Even the use of sulfur, which is applied to both conventional and organically managed vineyards, has changed dramatically: The average amount of sulfur applied annually to a vineyard acre in Lodi declined 23% between 1999 and 2014. I would like to highlight the value of DPR’s PUR database. My analysis would not have been possible without the full pesticide use reporting requirement that California implemented in 1989 and DPR’s summary of this data each year. For those of you not familiar with this requirement, the data reported here are not samples of pesticide use acquired via grower surveys but the actual amount of pesticides applied to California vineyards.
Discussion of pesticide use in agriculture makes many growers uncomfortable. That is due in part to the average consumer’s lack of knowledge about pesticides and their use. This lack of knowledge is made worse by the uninformed notion that organic winegrape growers do not use any pesticides. The reality is that pesticides— both organically approved and conventional— will always play an important role in agriculture. That is because we will always have pests, no matter how natural we try to make our farming. The goal we should all strive for is reducing pesticide risk, and the data reported here show that the Lodi winegrape growers have made significant progress in achieving that goal.
The article is reposted with permission from Cyril Penn of Wine Business Monthly. March 2017, Wines & Vines.
UPDATE: The Lodi Winegrape Commission continues grower outreach and education that reduces pesticide risk. The LODI RULES program has grown to over 51,000 acres of certified vineyards across California and in Israel. The Commission has teamed up with scientists like Dr. Kent Daane and organizations such as the Xerces Society and Western SARE to teach farmers how to implement beneficial insects for pest control – check out their latest video on mealybug biocontrol by clicking on the image below. This winter, the Commission will host an outdoor grower meeting with local sheepherders to demonstrate how grazing can be used for weed control in vineyards.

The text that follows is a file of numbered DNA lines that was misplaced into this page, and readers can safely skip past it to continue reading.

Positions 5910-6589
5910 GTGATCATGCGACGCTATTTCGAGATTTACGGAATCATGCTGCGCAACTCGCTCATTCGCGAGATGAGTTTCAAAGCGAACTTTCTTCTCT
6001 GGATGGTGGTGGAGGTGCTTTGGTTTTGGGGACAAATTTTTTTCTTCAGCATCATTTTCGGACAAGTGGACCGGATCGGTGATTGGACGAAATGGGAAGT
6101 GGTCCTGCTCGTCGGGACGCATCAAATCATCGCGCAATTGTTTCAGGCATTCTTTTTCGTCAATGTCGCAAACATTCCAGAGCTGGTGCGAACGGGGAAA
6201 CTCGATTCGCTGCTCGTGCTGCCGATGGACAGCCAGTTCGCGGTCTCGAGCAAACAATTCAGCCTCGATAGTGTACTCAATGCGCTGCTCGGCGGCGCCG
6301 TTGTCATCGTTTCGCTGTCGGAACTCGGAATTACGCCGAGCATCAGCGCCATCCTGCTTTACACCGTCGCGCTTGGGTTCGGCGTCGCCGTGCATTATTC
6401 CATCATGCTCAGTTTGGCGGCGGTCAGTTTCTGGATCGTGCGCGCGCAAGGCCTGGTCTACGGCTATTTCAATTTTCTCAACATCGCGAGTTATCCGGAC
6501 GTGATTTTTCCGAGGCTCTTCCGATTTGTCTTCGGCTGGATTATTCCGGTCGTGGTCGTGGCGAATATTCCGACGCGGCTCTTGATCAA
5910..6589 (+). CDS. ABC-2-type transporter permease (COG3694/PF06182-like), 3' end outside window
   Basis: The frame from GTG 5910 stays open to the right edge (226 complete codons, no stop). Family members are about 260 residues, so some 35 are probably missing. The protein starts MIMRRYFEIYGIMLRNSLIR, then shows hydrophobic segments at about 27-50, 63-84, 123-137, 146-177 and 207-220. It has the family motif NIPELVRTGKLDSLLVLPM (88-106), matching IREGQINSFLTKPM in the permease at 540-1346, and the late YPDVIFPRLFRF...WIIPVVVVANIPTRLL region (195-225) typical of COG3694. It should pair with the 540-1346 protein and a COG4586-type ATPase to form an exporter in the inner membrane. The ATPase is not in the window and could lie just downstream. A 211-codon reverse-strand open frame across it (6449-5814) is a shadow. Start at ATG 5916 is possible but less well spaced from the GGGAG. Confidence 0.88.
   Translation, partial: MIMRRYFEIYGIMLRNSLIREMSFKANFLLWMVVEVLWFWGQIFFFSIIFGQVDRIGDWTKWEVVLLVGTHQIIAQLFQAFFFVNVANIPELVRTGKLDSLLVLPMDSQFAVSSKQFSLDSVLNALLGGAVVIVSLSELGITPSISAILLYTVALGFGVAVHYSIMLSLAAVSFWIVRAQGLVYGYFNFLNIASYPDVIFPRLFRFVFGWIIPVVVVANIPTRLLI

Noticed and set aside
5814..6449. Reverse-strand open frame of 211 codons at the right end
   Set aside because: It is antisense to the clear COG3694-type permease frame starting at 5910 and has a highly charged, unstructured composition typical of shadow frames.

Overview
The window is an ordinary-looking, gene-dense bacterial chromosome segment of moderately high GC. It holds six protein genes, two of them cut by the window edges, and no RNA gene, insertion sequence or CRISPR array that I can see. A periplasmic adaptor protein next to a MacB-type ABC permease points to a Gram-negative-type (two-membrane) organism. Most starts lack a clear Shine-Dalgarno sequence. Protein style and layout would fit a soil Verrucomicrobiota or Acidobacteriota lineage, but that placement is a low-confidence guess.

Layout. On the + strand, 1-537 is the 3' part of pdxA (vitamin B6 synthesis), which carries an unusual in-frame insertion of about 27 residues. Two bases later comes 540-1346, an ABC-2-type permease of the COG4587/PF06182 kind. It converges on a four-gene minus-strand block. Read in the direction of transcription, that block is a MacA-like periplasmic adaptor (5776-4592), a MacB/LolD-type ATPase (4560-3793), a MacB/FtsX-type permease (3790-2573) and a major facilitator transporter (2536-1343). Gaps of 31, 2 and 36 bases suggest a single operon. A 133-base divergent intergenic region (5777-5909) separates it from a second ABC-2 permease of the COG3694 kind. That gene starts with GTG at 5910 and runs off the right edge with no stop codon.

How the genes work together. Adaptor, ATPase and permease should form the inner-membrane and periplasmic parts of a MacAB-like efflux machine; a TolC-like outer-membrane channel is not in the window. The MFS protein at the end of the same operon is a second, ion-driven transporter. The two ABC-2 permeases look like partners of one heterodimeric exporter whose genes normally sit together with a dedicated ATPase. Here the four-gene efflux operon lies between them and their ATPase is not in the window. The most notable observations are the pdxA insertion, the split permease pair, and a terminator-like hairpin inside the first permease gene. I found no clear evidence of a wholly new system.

Have something interesting to say? Consider writing a guest blog article!
To subscribe to the Coffee Shop Blog, send an email to firstname.lastname@example.org with the subject “blog subscribe.”
To join the Lodi Growers email list, send an email to email@example.com with the subject “grower email subscribe.”
To receive Lodi Grower news and event promotions by mail, send your contact information to firstname.lastname@example.org or call 209.367.4727.
For more information on the wines of Lodi, visit the Lodi Winegrape Commission’s consumer website, lodiwine.com.